Yet another embodiment of the present invention utilizes first and second sheets of carbon-carbon material formed according to the hereinabove described process. However, a honeycomb of carbon-carbon material would lie between, and be bonded to, the first and second sheets to form a unit. One side of the first sheet of the unit would be subject to flame impingement while another side of the second sheet of the unit sandwiching the honeycomb core would lie adjacent the flammable materials being protected by the firewall.
In any case, the structures of the present invention would be subject to a flame at 2,000° F. which is incapable of penetrating the sheet, laminate, or unit over a 15 minute period, such that the flame is not observable on the backside of any of the structures of the present invention hereinabove described.
It may be apparent that a novel and useful fire proof composite structure, useable as a firewall has been hereinabove described.
It is therefore an object of the present invention to provide a fireproof composite structure useable as a firewall which provides thermal and flame protection and is rated as fire proof according to standard tests.
Another object of the present invention is to provide a fireproof composite structure useable as a firewall which is of a very low density and possesses very high stiffness.
A further object of the present invention is to provide a fireproof composite structure which is useable as a firewall that may be substituted for presently constructed firewalls in aircraft and aerospace vehicles.
Yet another object of the present invention is to provide a fireproof composite structure which is useable as a firewall that eliminates the need for auxiliary insulation and allows heat sensitive materials, such as wiring, to lie very close to the backside of the firewall opposite impingement of a flame.
Another object of the present invention is to provide a fireproof composite structure which is useable as a firewall and eliminates the need for reinforcing or stiffening structures, thus, reducing the cost and complexity of the structure.
The invention possesses other objects and advantages especially as concerns particular characteristics and features thereof which will become apparent as the specification continues.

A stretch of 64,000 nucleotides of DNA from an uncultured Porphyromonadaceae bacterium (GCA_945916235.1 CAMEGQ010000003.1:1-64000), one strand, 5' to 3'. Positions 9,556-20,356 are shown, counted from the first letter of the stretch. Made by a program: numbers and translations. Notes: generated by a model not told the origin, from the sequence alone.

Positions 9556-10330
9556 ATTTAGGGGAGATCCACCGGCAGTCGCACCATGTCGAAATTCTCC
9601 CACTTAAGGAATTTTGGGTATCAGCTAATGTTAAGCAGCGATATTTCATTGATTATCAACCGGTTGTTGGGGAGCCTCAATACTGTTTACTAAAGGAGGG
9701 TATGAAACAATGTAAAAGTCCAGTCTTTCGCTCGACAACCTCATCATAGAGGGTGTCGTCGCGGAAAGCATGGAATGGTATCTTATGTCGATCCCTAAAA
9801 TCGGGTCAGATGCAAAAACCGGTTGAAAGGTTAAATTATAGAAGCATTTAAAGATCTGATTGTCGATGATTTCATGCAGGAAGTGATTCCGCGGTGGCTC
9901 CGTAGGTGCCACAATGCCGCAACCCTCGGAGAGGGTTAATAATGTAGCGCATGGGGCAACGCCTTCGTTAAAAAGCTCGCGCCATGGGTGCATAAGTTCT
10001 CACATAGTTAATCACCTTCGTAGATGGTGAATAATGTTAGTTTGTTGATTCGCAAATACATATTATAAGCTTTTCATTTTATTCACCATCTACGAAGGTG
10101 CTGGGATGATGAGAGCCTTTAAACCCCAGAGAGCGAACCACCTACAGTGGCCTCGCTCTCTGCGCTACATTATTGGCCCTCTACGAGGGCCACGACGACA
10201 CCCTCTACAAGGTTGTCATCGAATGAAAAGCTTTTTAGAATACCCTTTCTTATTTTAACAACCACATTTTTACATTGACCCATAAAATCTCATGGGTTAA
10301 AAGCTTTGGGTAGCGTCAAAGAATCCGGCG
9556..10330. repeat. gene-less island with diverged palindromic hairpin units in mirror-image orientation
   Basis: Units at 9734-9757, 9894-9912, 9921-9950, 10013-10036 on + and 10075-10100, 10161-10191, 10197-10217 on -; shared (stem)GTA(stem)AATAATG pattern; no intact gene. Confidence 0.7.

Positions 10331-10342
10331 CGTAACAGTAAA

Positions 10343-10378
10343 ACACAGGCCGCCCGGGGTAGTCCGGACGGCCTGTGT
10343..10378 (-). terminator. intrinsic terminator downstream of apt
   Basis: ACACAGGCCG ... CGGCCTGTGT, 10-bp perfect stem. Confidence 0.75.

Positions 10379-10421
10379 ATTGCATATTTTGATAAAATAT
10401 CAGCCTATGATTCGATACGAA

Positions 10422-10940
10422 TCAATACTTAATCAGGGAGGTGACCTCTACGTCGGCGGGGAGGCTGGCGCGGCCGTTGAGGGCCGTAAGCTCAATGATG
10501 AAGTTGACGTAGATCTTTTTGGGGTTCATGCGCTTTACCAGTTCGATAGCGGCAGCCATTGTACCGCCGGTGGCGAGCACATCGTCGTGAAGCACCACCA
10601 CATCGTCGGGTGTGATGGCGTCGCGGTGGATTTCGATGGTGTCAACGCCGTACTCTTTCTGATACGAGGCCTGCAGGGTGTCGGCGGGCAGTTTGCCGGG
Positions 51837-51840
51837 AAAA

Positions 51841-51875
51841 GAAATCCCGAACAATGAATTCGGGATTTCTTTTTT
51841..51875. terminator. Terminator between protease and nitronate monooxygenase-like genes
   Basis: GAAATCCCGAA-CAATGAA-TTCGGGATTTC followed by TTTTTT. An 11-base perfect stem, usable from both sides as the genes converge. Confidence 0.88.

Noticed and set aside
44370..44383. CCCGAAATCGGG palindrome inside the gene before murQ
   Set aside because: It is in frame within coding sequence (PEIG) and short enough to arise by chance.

FIG. 1 is a sectional view of the first embodiment of the present invention in combination with a typical apparatus, schematically depicted determining a fireproof rating.
FIG. 2 is a sectional view of the second embodiment of the present invention.
FIG. 3 is a sectional view of the third embodiment of the present invention.
FIG. 4 is a sectional view taken along line 4—4 of FIG. 3.
For a better understanding of the invention reference is made to the following detailed description of the preferred embodiments thereof which should be referenced to the prior described drawings.
Various aspects of the present invention will evolve from the following detailed description of the preferred embodiments thereof which should be taken in conjunction with the hereinabove delineated drawings.
The invention as a whole is shown in the drawings by reference character 10, followed by an upper case letter to distinguish the embodiments of the invention. With reference to FIG. 1, structure 10A is shown which is a fireproof entity that may be used as a firewall. Structure 10A comprises a sheet of carbon-carbon material 12 having a first side 14. First side 14 is intended to be subject to flame impingement depicted by flame source 18. Second side 16 may be referred to as the “backside” and would protect flammable liquids and gases, such as those existing in a vehicle, e.g., an aircraft. Temperature gauge 20 records the backside temperature. Typically a test to determine whether sheet 10A is fireproof would span a period of 15 minutes. If the flame from flame source 18 does not penetrate sheet 12, such that it is observable on side 16 after such 15 minutes, sheet 12 is classified as being “fireproof”.
The carbon-carbon material found in sheet 12 is formed by known processes. Generally, the carbon-carbon forming process begins with carbon fibrous material in the form of a sheet. The sheet is subject to pyrolysis at a temperature of approximately 2,000° F. The carbon fiber or resin is converted to a carbon char of high porosity. Following pyrolysis, the carbon char is redensified using a chemical vapor infiltration (CVI) process where a mixture of hydrocarbon gases are injected into a high temperature furnace at about 2,000-3,000° F. The gases “crack” and deposit carbon into the pores of the carbon char to form a carbon-carbon material. Also, variations of CVI processes may be employed including ones known as isothermal, thermal gradient, pressure gradient, rapid densification, and other modifications and combinations which are known in the art. Densification generally takes place over period of 100 to 1,000 hours.